Love, loss collide in post-WW1 period piece

Love, loss collide in post-WW1 period piece

Share to Facebook Share to Twitter Share to Google Plus

“Frantz,” by gay French filmmaker François Ozon, is a black-and-white costume drama set in 1919 Germany. A loose remake of the Ernst Lubitsch drama “Broken Lullaby,” this handsome romantic melodrama, opening March 31 at Ritz Theatres, has Anna (Paula Beer) mourning her fiancé Frantz (Anton von Lucke), who was killed in the war. One day, she spies Adrien (Pierre Niney) at Frantz’s grave and befriends him. When Adrien visits Frantz’s parents, Hans (Ernst Stötzner) and Magda (Marie Gruber), he recounts stories about their friendship. However, Adrien eventually reveals his relationship with the dead man to Anna, and the dynamic between them changes.

On the phone from New York, Ozon chatted with PGN about making “Frantz.”

PGN: What can you say about the challenges of making a period piece, shooting in Germany and filming in black and white?

FO: It was interesting. The black and white helped me a lot. It’s difficult to imagine period films in color. There are many documents and archives that are in black and white. It was more realistic, and involves the audience more.

 

PGN: I like that the grayness reflects the characters’ moods. There are a few scenes in color, which are striking when they appear.

FO: Yes, the period of mourning and death … black and white matched well with that. And I wanted emotional moments when the color comes back. These scenes were not always memories, but a fantasy or moments of happiness.

 

PGN: “Frantz” connects to your previous film “Under the Sand,” in that it is a kind of “ghost story,” in which the dead man haunts the living. Can you discuss this theme in your work?

FO: Yes, I think it is always interesting in films to speak about the dead and tell a story around a dead person. There is an idolization. You can imagine what you want about [Frantz]. Adrien and Anna and Frantz’s parents all have their own vision of him, and each has a different point of view. They can project what they want on his character.

 

PGN: “Frantz” connects to other films you’ve made such as “The New Girlfriend” and “Young and Beautiful,” in that it portrays a young woman finding herself and her self-worth. Can you discuss the appeal of this theme in your work?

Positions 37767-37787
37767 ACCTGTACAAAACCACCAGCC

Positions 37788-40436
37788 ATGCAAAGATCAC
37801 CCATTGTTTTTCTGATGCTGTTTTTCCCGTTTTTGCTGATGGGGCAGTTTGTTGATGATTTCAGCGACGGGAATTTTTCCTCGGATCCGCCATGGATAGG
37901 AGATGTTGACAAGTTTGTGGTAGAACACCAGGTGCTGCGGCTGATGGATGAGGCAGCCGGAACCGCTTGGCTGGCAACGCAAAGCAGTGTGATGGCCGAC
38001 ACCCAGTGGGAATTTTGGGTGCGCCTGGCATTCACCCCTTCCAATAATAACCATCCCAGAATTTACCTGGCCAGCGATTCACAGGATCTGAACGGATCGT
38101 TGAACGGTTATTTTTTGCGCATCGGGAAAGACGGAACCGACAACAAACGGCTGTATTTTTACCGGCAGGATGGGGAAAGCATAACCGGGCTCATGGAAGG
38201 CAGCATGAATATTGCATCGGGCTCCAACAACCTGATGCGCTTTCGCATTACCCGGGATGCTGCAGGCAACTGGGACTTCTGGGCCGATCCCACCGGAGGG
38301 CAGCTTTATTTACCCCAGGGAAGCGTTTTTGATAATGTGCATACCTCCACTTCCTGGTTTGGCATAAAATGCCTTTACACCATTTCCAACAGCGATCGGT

FO: I love to identify myself to young girls. I don’t know why; I am an old man now! I think there is emotion on Anna’s journey. First she’s a victim of a difficult period, and at the end she understands who Adrien and Frantz were. I like her evolution.

 

PGN: Can you talk about casting Paula Beer as Anna?

FO: I didn’t know Paula. I met her at a casting session in Germany. I fell in love with her face and her maturity; she was only 20 years old. She was very emotional and clever, and had a beautiful face. She reminded me of Gene Tierney. I made a test with her and Pierre in Paris and the chemistry between them was perfect. They helped each other. He didn’t speak much German and she didn’t speak much French.

 

PGN: Speaking of German and French, art, poetry and music seem to unite the characters across cultures. Can you discuss that?

FO: Yes, it’s a theme of the film. Art can unite countries and people and that’s why it was important for me to use the French and German [references] to show that the characters love music and painting and are curious about the culture of another country. Anna knows Verlaine, and Adrien knows German literature. It [shows] how people understand and accept one another.

 

PGN: “Frantz” features characters keeping secrets and telling lies to protect others. How do you want viewers to judge your characters’ behavior?

FO: I think it was interesting that this post-WWI period was one of transparency. Sometimes secrets and lies are helpful in a situation to support life. The lies that Adrien and Anna both tell are not the same. Sin is an important theme in the film. [In] the scene where the priest and Anna talk, she asks what should she do. The priest responds to protect people. After all this period of [war and] death, it’s very touching. The audiences can understand it.

 

PGN: The characters are all coping with tragedy and loss. What is your coping mechanism for dealing with a loss?

FO: I make movies! [Laughs] The best way to work, I think, is to make films. Films are therapy for me, a little bit. When you make a film with complex feelings, it’s a way to understand people, and it’s always complex how people react in front of death and pain and so many ways of mourning.

 


Find us on Facebook
Follow Us
Find Us on YouTube
Find Us on Instagram
Sign Up for Our Newsletter